Rosneft PJSC has been transformed during Vladimir Putin’s reign from a collection of unwanted oil fields to the dominant oil company in Russia, the world’s biggest crude producer. The metamorphosis has been driven by Rosneft’s chief executive officer, Igor Sechin, allegedly a former KBG agent and a close associate of Putin since his days in St. Petersburg’s city hall. Rosneft’s growth strategy, such as it is, has been to take over the assets of private investors. Those who try to resist can wind up facing criminal charges.
1. Who has faced off against Rosneft?
The most recent target was billionaire Vladimir Evtushenkov, who was the majority owner of Bashneft PJSC, a regional oil company. His fortune slumped by $7.2 billion as Russia maneuvered to gain control of Bashneft and investigated him on money-laundering charges that were later dropped. The government re-nationalized the producer in 2014 as it was preparing for an initial public offering. Two years later, when the government put Bashneft up for sale, Rosneft was the lone bidder.
2. Who else has Rosneft targeted?
Former Economy Minister Alexei Ulyukayev, after declaring his opposition to Rosneft’s purchase of Bashneft, was charged with taking a $2 million bribe -- making him the highest-ranking official to be arrested under Putin. He says that he’s innocent and was set up by Sechin, who was the only witness to the alleged payoff. Yukos Oil Co., once Russia’s biggest oil producer, was taken down in a similar manner to Bashneft. Its CEO, Mikhail Khodorkovsky, Russia’s richest man at the time, claims Sechin masterminded the strategy in which the government presented the company with an outsized tax bill and then sold off its assets to Rosneft in forced auctions. Khodorkovsky spent a decade in a Siberian prison after fighting to keep his company. The takeovers are not always hostile. When BP Plc fell out with a group of billionaires over the management of its Russian joint venture, TNK-BP, Rosneft scooped it up in the biggest deal Russia has ever seen.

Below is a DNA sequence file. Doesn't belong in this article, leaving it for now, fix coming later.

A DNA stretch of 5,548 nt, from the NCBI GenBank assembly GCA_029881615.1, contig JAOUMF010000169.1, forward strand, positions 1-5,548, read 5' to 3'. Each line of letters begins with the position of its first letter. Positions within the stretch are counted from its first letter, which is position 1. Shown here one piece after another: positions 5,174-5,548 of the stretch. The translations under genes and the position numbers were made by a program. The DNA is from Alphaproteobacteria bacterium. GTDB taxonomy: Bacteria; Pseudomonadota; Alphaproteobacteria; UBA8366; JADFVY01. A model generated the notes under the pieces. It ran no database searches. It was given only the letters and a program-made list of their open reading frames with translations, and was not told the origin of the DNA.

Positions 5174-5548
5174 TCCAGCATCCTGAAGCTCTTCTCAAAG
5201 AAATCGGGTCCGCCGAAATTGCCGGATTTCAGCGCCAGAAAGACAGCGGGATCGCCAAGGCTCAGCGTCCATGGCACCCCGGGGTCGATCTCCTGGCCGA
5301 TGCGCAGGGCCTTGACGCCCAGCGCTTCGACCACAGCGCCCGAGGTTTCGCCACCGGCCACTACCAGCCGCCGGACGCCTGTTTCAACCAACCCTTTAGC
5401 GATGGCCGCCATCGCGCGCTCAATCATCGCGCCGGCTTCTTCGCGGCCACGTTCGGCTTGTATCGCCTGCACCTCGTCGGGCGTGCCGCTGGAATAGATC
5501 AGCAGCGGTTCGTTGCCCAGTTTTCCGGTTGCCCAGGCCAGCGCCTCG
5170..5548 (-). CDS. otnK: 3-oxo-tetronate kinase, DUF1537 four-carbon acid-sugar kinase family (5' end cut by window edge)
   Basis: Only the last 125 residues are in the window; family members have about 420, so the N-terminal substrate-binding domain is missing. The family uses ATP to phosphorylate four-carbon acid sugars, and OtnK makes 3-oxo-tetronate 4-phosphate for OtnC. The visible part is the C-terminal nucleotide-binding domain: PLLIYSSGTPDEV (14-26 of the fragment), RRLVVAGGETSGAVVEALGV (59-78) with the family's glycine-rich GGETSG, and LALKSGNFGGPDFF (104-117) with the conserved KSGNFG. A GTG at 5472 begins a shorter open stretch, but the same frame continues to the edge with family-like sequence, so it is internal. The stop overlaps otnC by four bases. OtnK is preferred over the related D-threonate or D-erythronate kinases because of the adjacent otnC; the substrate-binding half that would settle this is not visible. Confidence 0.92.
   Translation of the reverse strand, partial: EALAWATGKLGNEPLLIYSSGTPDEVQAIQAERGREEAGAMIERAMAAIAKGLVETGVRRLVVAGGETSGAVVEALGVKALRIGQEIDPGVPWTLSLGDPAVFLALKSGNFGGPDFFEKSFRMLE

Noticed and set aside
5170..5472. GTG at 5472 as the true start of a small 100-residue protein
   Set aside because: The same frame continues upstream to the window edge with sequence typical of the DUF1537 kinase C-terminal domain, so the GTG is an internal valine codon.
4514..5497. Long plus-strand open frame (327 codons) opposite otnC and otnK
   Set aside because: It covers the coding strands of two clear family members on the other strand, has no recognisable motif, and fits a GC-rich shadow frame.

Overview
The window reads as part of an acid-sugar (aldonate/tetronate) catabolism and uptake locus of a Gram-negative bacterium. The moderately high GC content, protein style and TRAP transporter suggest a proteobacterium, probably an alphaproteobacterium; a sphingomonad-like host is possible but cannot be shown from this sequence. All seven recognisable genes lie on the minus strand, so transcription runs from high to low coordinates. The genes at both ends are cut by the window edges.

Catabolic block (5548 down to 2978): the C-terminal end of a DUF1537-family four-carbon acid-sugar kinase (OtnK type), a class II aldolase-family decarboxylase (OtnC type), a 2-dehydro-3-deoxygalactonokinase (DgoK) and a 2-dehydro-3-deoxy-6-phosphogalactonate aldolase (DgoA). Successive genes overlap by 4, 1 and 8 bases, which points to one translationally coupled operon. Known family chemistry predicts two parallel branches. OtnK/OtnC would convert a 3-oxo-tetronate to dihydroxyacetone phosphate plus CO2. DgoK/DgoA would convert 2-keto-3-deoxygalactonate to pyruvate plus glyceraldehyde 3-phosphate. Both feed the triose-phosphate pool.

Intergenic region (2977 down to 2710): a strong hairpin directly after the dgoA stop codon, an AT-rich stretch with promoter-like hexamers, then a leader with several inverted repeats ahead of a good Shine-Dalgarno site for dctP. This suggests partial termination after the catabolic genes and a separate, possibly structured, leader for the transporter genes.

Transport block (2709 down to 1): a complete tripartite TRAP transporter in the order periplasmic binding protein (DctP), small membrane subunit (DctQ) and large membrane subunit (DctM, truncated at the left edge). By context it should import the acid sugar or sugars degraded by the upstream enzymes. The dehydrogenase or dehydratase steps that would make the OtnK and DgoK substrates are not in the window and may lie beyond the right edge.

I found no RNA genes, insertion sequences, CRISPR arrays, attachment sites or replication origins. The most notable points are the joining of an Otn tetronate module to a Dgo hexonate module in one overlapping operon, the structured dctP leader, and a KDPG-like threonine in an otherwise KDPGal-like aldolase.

3. What explains Sechin’s power?
His nickname is Darth Vader, which would make Putin the emperor. In other words, they fight on the same side. When Putin was first deputy mayor of St. Petersburg, Sechin was his chief of staff. He then moved with Putin to the Kremlin as deputy head of the presidential administration, before taking over Rosneft. When Sechin was short of cash, after oil prices crashed and Rosneft was smacked with international sanctions, he was saved by $15 billion of emergency funding backed by Russia’s central bank. The secret deal spooked the market, causing the ruble to tank and leading to a rare rebuke from the president. The Bashneft saga, and its effect on Evtushenkov, suggests that Sechin is back as one of Putin’s most powerful advisers.
4. What was the impact on Evtushenkov?
He chose not to fight the seizure of Bashneft, influenced by investigators holding him under house arrest for three months in 2014. But when Rosneft sued his investment company Sistema PJSC in a regional court for damages suffered during a reorganization of Bashneft’s assets, Evtushenkov had had enough. The case served as a bellwether for investor rights in Russia. When the judge awarded Rosneft $2.3 billion, Russia’s investment climate was seen as among the losers. And Evtushenkov was a good deal less rich. Evtushenkov still controls Mobile TeleSystems PJSC, Russia’s biggest mobile phone operator, for now at least. He may need to sell part of his stake to settle with Rosneft.
5. Will Rosneft take over any other oil companies?
Surgutneftegas PJSC and Lukoil PJSC certainly hope not. The owners of the two largest non-state oil producers in Russia say they have no plans to cash out. But if they do, Rosneft would be first in line to buy their companies.
6. Do companies outside the oil industry face similar risks?
Government-owned behemoths dominate in Russia. Gas pipeline exports are monopolized by Gazprom PJSC. State-controlled lenders such as Sberbank PJSC are the biggest winners of an ongoing bank purge that’s taken out one in three private banks since 2014. The government is also increasing its control over the internet in the run-up to next year’s elections, with Putin expected to be a shoe-in. But when it comes to corporate raiding, Sechin’s appetite is second to none.
The Reference Shelf
- A QuickTake explainer on Putin’s Russia.
- Glencore’s Ivan Glasenberg shows how to work with Sechin.
- Ulyukayev’s very bad, no good day.
- Sechin won again when the Kremlin gave him permission to buy Bashneft.
- Massive debt problems from the TNK-BP purchase didn’t dampen Rosneft’s appetite.
- A QuickTake Q&A on the bumpy ride of Bank Otkritie FC, Russia’s largest private bank.
— With assistance by Alexander Sazonov, and Stephen Bierman